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Tribunal: Senior Member Chris Puplick AM

This review concerned the applicant’s registration as a Registered Training Organisation (RTO). The applicant primarily offered courses relating to the building and construction industries and micro-business operations. The regulating authority, Australian Skills Quality Authority (ASQA), audited the applicant’s operations after receiving a number of complaints.

ASQA found that the applicant was not complying with the required standards[1], including ensuring students were sufficiently competent and that appropriate certification was issued only to qualified learners.[2] Importantly, ASQA found there was no evidence the applicant had taken action to remedy the issues and bring itself into a compliant position. ASQA decided to cancel the applicant’s RTO registration, taking effect from 21 September 2018.

The applicant applied to the AAT for a review of that decision. At the same time, it applied to the AAT for a stay of the decision to cancel the registration from 21 September 2018, which was the subject of this decision.

The applicant submitted a number of reasons why the AAT should grant a stay. They submitted that cancellation would interrupt the studies of current students, they would have to terminate the employment of three full-time staff and 18 independent contractors and the business would face liquidation. The applicant also submitted that it was addressing the non-compliance issues and was committed to taking remedial action and it had engaged a consultant to review their policies and practices.

The AAT was guided by the general principle that an applicant for a stay of a decision is required to show that there are special circumstances that would justify the stay of execution of the judgement.[3] The AAT also took into account a range of considerations that should be assessed in considering a stay application.[4]

The AAT accepted that failing to make a stay application would result in great hardship on the applicant. The AAT agreed that without a decision to stay the cancellation it would appear that the applicant would lose both students and teachers which means it would be unlikely to be able to restore itself to its previous status and position by the time the AAT reviewed the primary matter, which was the cancellation of the registration itself.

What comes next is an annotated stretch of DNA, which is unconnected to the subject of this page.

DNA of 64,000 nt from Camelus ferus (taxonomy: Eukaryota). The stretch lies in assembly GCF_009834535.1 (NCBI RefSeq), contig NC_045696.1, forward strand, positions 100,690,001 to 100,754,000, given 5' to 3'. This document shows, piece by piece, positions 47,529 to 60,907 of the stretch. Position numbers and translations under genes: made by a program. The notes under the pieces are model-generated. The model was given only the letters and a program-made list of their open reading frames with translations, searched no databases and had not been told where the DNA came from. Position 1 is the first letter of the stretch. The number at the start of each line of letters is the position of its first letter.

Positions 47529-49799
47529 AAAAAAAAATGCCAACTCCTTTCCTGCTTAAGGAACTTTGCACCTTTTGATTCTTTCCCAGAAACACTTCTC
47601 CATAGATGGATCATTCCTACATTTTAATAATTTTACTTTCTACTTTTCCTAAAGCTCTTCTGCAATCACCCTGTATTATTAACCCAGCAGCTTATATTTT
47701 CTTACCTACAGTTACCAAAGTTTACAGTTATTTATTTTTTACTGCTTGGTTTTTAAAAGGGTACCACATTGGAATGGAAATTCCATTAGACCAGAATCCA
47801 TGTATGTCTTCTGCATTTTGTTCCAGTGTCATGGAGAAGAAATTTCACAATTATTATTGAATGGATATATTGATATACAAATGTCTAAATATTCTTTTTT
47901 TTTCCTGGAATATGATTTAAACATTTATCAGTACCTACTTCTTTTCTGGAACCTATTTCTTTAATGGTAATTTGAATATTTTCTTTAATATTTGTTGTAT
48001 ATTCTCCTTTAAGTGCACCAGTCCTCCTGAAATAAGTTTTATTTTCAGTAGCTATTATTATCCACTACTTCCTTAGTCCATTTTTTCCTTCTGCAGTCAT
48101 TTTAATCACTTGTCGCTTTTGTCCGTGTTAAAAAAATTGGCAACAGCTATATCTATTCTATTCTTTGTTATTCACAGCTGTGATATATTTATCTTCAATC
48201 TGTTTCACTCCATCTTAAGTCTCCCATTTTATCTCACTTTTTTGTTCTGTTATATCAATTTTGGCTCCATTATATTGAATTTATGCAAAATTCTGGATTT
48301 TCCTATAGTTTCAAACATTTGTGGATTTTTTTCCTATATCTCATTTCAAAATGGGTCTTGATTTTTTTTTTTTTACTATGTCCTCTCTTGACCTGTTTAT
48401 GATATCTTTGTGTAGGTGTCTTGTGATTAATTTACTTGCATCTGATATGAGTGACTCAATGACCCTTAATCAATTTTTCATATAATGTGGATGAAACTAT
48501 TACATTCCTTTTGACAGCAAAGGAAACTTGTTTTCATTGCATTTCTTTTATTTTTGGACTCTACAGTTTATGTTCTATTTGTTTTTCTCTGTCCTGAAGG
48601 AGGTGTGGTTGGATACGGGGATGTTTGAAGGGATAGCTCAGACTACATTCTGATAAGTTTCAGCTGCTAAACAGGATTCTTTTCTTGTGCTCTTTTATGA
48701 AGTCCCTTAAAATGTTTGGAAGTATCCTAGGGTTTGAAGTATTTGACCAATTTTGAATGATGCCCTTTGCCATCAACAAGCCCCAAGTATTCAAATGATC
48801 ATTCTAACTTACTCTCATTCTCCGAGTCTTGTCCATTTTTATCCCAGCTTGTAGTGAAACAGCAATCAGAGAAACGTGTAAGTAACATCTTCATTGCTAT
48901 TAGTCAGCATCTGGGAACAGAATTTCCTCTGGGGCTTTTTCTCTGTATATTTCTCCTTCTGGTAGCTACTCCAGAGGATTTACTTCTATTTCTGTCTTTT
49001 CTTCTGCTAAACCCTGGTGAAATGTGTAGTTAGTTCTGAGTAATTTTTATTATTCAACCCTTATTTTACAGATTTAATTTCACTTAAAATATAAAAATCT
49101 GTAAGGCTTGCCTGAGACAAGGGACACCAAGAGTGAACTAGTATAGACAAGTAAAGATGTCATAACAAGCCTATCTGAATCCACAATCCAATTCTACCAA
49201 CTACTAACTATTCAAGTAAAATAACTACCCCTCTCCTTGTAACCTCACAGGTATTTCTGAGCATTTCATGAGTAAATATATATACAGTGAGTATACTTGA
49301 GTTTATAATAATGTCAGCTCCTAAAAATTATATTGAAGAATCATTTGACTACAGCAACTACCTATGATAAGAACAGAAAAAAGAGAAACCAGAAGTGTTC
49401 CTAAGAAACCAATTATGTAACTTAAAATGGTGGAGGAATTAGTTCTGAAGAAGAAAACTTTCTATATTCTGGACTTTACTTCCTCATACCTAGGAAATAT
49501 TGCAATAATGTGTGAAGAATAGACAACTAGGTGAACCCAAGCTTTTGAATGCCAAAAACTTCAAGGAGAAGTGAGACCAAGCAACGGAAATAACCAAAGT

The AAT found that the most difficult issue for the applicant was that they had failed to take any positive remedial action once issues of non-compliance were drawn to their attention.

The AAT also pointed to issues of public interest as vitally important. The AAT found that the public interest was best served by not allowing the applicant to continue to operate when not compliant with the standards. The AAT listed issues of public interest including ensuring that students are properly assessed and certified according to the required standards and maintaining the integrity of Australia’s regulatory system. The AAT also pointed to the importance of protecting students, employers, customers and members of the general public from danger by ensuring that Standards are adhered to.

The AAT stated that the public interest tipped the scales against the applicant.

The AAT refused the application for a stay of ASQA’s decision to cancel the applicant’s RTO registration.

Read the full written decision on AustLII.


[2] See paragraph 34 of the full decision

[3] Re Secretary, Department of Employment and Workplace Relations and Arthur Anastasiadis [2007] AATA 1065 at 10 and see paragraph 40 of the full decision.

[4] Re Scott and Australian Securities and Investment Commission and see paragraphs 42-45 of the full decision.